When people think about bees, it’s often honeybees that come to mind. Native to Eurasia, honeybees pollinate apple, peach and almond trees, watermelons, cucumbers, and many other food crops. In many areas, beekeepers take to the highway with their colonies, traveling to whatever crop is blooming and in need of pollination. “Honeybees are an agricultural commodity comparable to chickens,” says Sam Droege, a scientist with the U.S. Geolological Survey Patuxent Wildlife Research Center. “They aren’t required for pollination of native plants, but they’re invaluable pollinators of agricultural crops.”
Native bees — all 4,000 species of them — are very different. Except for bumblebees, which are semi-colonial, native bees live alone or in small family groups, possibly exempting them from colony collapse disorder. And while they don’t make honey, native bees pollinate native trees such as tulip poplar and sourwood, as well as many herbaceous plants.
Native bees and wild honeybees are a bit mysterious: nobody really knows if their populations are in decline or not. Droege designed a nationwide survey to collect information on native bees and honeybees from all across the country, and determine whether wild bee populations are healthy or not. A number of U.S. Forest Service Southern Research Station (SRS) Experimental Forests and Laboratories are participating in the study. For more information, read Monday’s article Tracking Bees on Experimental Forests.
“I didn’t realize how easy it would be to take care of the traps,” says Henry McNab, a research forester at Bent Creek Experimental Forest. “It really doesn’t take but 5 minutes every couple of weeks to monitor these traps and cost for supplies is about $20 annually.” The traps are simple plastic cups, painted blues and yellows to attract bees, and filled with non-toxic propylene glycol. “See, all you do is pour the glycol through this little strainer, and then empty the insects into a bag,” says McNab. “I store the bags in the freezer for a few weeks and then mail everything to Droege for identification.”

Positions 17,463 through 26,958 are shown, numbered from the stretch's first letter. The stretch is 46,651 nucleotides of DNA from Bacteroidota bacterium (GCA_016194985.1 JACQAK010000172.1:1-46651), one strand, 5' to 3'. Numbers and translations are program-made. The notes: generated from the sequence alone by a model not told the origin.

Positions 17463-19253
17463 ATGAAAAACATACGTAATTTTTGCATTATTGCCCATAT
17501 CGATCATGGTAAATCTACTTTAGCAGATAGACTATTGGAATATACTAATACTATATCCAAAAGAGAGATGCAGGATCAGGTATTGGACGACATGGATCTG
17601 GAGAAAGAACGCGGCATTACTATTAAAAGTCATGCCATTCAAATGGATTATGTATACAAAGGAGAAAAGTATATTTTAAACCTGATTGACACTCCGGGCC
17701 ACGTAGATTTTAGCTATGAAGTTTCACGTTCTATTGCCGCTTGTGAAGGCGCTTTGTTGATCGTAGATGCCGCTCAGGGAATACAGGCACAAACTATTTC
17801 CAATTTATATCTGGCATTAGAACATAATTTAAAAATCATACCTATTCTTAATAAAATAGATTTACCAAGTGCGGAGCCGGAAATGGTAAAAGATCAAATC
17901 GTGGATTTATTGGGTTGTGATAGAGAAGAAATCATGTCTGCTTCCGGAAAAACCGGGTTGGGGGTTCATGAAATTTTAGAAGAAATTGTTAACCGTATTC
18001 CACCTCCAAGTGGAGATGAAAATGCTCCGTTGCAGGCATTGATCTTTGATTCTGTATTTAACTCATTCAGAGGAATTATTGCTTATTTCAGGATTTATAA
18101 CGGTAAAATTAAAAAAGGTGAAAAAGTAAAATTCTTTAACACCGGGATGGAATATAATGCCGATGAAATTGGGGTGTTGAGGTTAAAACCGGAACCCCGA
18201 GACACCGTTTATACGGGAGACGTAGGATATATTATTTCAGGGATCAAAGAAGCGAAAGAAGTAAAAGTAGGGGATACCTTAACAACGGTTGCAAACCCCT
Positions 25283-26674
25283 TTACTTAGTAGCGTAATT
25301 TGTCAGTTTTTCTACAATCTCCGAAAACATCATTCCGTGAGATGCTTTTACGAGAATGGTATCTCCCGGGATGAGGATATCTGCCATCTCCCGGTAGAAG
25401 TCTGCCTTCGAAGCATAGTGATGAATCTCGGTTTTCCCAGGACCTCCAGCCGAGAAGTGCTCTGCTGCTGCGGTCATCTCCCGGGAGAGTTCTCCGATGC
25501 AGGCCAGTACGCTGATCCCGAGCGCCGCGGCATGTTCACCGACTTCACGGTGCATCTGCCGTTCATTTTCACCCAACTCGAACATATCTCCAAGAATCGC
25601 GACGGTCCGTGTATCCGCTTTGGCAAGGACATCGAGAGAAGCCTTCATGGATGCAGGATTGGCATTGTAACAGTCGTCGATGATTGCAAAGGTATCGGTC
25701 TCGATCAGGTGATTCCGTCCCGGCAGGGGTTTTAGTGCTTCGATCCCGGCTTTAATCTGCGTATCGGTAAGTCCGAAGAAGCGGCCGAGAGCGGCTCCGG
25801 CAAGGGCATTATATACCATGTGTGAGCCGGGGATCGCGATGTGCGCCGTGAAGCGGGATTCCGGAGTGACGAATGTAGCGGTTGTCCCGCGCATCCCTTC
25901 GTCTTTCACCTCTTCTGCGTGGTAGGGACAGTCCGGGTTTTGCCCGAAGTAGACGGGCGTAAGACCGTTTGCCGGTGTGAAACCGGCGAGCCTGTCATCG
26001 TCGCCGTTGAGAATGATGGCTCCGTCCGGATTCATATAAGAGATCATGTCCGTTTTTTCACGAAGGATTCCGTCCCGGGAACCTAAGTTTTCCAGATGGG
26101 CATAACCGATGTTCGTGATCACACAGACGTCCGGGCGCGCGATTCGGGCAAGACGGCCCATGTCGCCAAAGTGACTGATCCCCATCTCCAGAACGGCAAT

According to Droege, identification is the bottleneck in the process. “It’s like learning bird calls with a microscope, but there isn’t any singing,” says Droege.
Although it will take many years of collecting data to identify trends in rare species, the survey will be able to identify long-term trends in more common species a bit sooner. “It can take up to 10 years of data collection to get data that’s good enough to identify trends in populations,” says Droege. “After a year, everybody’s like ‘how are the bees doing?’ and we have to say ‘come back in 10 years.’”
Droege designed the survey and leads the project, but because of its ambitious scale, the participation of the experimental forests and other public lands is crucial. The survey also represents an opportunity for the experimental forests to contribute to a nationally relevant study.
“A lot of what we do here at Bent Creek is very regionally focused. Silviculture is constrained by local site conditions,” says McNab. “This project is different. Because the sampling sites are spread across the entire country, we can get a really comprehensive look at how bees are doing. A lot of important projects are not especially interesting, and many interesting projects not very important. Every once in a while, a project like this comes along that is both interesting and important.”
For more information about the project, contact Sam Droege at firstname.lastname@example.org
For more information about the SRS role in the bee monitoring project, contact James M. Guldin at email@example.com